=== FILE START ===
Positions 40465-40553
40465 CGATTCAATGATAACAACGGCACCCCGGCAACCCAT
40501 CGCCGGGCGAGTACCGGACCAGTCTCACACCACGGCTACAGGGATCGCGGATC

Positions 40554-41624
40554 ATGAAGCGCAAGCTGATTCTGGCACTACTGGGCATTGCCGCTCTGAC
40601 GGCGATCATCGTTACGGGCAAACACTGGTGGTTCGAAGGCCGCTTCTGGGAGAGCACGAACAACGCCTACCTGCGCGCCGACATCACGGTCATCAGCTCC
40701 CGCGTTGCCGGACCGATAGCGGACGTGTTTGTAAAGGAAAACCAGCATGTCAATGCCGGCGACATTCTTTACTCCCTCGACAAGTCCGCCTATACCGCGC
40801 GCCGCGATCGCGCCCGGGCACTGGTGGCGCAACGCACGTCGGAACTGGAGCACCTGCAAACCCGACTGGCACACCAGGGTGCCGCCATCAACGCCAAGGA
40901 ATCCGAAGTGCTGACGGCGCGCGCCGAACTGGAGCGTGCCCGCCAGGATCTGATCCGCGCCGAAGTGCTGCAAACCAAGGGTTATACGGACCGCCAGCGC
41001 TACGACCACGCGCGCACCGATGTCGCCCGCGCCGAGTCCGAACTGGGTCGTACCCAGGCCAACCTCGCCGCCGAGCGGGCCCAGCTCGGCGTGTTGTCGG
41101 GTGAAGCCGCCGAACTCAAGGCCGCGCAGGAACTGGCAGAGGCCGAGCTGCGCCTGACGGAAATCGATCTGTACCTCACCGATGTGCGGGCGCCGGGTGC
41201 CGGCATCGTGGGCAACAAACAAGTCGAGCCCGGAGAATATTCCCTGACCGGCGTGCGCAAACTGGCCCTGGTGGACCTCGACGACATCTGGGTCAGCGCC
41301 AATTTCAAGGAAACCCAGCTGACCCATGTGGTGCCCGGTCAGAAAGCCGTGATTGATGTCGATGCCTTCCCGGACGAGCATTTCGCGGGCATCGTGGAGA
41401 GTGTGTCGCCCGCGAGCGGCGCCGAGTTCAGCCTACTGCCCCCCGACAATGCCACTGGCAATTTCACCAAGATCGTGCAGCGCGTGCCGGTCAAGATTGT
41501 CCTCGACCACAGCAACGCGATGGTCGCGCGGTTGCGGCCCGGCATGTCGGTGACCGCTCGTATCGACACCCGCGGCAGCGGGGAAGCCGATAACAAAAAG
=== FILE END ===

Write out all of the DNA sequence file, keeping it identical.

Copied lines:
Positions 40465-40553
40465 CGATTCAATGATAACAACGGCACCCCGGCAACCCAT
40501 CGCCGGGCGAGTACCGGACCAGTCTCACACCACGGCTACAGGGATCGCGGATC

Positions 40554-41624
40554 ATGAAGCGCAAGCTGATTCTGGCACTACTGGGCATTGCCGCTCTGAC
40601 GGCGATCATCGTTACGGGCAAACACTGGTGGTTCGAAGGCCGCTTCTGGGAGAGCACGAACAACGCCTACCTGCGCGCCGACATCACGGTCATCAGCTCC
40701 CGCGTTGCCGGACCGATAGCGGACGTGTTTGTAAAGGAAAACCAGCATGTCAATGCCGGCGACATTCTTTACTCCCTCGACAAGTCCGCCTATACCGCGC
40801 GCCGCGATCGCGCCCGGGCACTGGTGGCGCAACGCACGTCGGAACTGGAGCACCTGCAAACCCGACTGGCACACCAGGGTGCCGCCATCAACGCCAAGGA
40901 ATCCGAAGTGCTGACGGCGCGCGCCGAACTGGAGCGTGCCCGCCAGGATCTGATCCGCGCCGAAGTGCTGCAAACCAAGGGTTATACGGACCGCCAGCGC
41001 TACGACCACGCGCGCACCGATGTCGCCCGCGCCGAGTCCGAACTGGGTCGTACCCAGGCCAACCTCGCCGCCGAGCGGGCCCAGCTCGGCGTGTTGTCGG
41101 GTGAAGCCGCCGAACTCAAGGCCGCGCAGGAACTGGCAGAGGCCGAGCTGCGCCTGACGGAAATCGATCTGTACCTCACCGATGTGCGGGCGCCGGGTGC
41201 CGGCATCGTGGGCAACAAACAAGTCGAGCCCGGAGAATATTCCCTGACCGGCGTGCGCAAACTGGCCCTGGTGGACCTCGACGACATCTGGGTCAGCGCC
41301 AATTTCAAGGAAACCCAGCTGACCCATGTGGTGCCCGGTCAGAAAGCCGTGATTGATGTCGATGCCTTCCCGGACGAGCATTTCGCGGGCATCGTGGAGA
41401 GTGTGTCGCCCGCGAGCGGCGCCGAGTTCAGCCTACTGCCCCCCGACAATGCCACTGGCAATTTCACCAAGATCGTGCAGCGCGTGCCGGTCAAGATTGT
41501 CCTCGACCACAGCAACGCGATGGTCGCGCGGTTGCGGCCCGGCATGTCGGTGACCGCTCGTATCGACACCCGCGGCAGCGGGGAAGCCGATAACAAAAAG